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A Randomized, Double-Blind, Placebo-Controlled, Phase 3 Trial Evaluating the Efficacy of Burosumab, an Anti-FGF23 Antibody, in Adults With X-Linked Hypophosphatemia: Week 24 Primary Analysis

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source: Journal of Bone and Mineral Research

year: 2018

authors: Karl L Insogna, Karine Briot, Erik A Imel, Peter Kamenický, Mary D Ruppe, Anthony A Portale, Thomas Weber, Pisit Pitukcheewanont, Hae Il Cheong, Suzanne Jan de Beur, Yasuo Imanishi, Nobuaki Ito, Robin H Lachmann, Hiroyuki Tanaka, Farzana Perwad, Lin Zhang, Chao-Yin Chen, Christina Theodore-Oklota, Matt Mealiffe, Javier San Martin, Thomas O Carpenter


In X-linked hypophosphatemia (XLH), inherited loss-of-function mutations in the PHEX gene cause excess circulating levels of fibroblast growth factor 23 (FGF23), leading to lifelong renal phosphate wasting and hypophosphatemia. Adults with XLH present with chronic musculoskeletal pain and stiffness, short stature, lower limb deformities, fractures, and pseudofractures due to osteomalacia, accelerated osteoarthritis, dental abscesses, and enthesopathy. Burosumab, a fully human monoclonal antibody, binds and inhibits FGF23 to correct hypophosphatemia. 

This report summarizes results from a double-blind, placebo-controlled, phase 3 trial of burosumab in symptomatic adults with XLH. Participants with hypophosphatemia and pain were assigned 1:1 to burosumab 1 mg/kg (n = 68) or placebo (n = 66) subcutaneously every 4 weeks (Q4W) and were comparable at baseline. Across midpoints of dosing intervals, 94.1% of burosumab-treated participants attained mean serum phosphate concentration above the lower limit of normal compared with 7.6% of those receiving placebo (p < 0.001). Burosumab significantly reduced the Western Ontario and the McMaster Universities Osteoarthritis Index (WOMAC) stiffness subscale compared with placebo (least squares [LS] mean ± standard error [SE] difference, -8.1 ± 3.24; p = 0.012).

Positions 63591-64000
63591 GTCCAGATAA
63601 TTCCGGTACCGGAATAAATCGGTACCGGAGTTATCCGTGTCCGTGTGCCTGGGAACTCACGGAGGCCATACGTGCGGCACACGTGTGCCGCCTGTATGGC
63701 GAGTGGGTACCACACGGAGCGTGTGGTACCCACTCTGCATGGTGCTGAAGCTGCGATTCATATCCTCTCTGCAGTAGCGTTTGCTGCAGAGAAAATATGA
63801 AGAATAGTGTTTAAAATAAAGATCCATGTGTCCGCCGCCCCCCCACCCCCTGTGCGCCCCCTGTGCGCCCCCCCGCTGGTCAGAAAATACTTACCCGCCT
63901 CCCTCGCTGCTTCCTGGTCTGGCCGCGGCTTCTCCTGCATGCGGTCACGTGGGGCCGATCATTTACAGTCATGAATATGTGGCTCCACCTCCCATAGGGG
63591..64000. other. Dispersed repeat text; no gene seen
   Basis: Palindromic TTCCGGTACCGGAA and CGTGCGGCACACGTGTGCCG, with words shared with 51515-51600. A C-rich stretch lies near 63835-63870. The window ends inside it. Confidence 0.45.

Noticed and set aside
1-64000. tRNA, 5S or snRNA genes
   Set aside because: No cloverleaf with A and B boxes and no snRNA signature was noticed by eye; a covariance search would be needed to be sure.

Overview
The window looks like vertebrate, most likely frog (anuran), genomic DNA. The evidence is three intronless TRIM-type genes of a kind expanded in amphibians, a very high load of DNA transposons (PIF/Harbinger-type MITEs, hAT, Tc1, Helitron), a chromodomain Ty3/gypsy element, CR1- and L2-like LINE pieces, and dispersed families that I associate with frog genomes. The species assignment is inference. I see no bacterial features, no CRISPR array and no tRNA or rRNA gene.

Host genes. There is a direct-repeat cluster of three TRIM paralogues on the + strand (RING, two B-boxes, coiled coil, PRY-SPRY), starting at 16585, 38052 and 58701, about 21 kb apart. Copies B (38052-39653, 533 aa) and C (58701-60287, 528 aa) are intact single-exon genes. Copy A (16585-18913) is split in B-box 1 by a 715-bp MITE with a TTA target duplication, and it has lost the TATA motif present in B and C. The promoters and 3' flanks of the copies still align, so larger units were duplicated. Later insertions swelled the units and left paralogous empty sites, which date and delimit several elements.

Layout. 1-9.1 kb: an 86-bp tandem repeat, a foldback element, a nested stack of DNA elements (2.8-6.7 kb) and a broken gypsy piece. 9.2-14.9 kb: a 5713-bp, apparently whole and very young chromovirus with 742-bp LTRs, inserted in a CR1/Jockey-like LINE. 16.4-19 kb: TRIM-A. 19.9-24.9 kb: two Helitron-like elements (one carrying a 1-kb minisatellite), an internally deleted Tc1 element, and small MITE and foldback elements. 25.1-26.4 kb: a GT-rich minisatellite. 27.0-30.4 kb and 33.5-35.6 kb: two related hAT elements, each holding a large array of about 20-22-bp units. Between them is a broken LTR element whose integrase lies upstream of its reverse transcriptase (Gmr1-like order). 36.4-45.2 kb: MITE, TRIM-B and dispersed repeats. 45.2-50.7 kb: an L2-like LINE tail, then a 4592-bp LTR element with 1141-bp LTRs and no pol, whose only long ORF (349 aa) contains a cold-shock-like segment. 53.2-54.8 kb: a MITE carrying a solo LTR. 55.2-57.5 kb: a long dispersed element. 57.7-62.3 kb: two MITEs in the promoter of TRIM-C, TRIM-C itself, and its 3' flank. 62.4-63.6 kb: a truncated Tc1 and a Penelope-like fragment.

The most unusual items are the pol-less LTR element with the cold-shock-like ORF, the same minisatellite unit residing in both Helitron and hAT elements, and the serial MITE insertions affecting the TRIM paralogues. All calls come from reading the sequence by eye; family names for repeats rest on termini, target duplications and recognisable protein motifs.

Reductions in WOMAC physical function subscale (-4.9 ± 2.48; p = 0.048) and Brief Pain Inventory worst pain (-0.5 ± 0.28; p = 0.092) did not achieve statistical significance after Hochberg multiplicity adjustment. At week 24, 43.1% (burosumab) and 7.7% (placebo) of baseline active fractures were fully healed; the odds of healed fracture in the burosumab group was 16.8-fold greater than that in the placebo group (p < 0.001). Biochemical markers of bone formation and resorption increased significantly from baseline with burosumab treatment compared with placebo. 

The safety profile of burosumab was similar to placebo. There were no treatment-related serious adverse events or meaningful changes from baseline in serum or urine calcium, intact parathyroid hormone, or nephrocalcinosis. These data support the conclusion that burosumab is a novel therapeutic addressing an important medical need in adults with XLH.

organization: Yale School of Medicine, USA; Hôpital Cochin, France; Indiana University School of Medicine, USA; Université Paris-Sud, France; Houston Methodist Hospital, Houston, USA; University of California, USA; Duke University Medical Center, USA; University of Southern California Keck School of Medicine, USA; Seoul National University Children's Hospital, South Korea; Johns Hopkins University School of Medicine, USA; Osaka City University Graduate School of Medicine, Japan; University of Tokyo Hospital, Japan; University College London Hospitals, UK; Okayama Saiseikai General Hospital, Japan; Ultragenyx Pharmaceutical Inc., USA.

DOI: 10.1002/jbmr.3475

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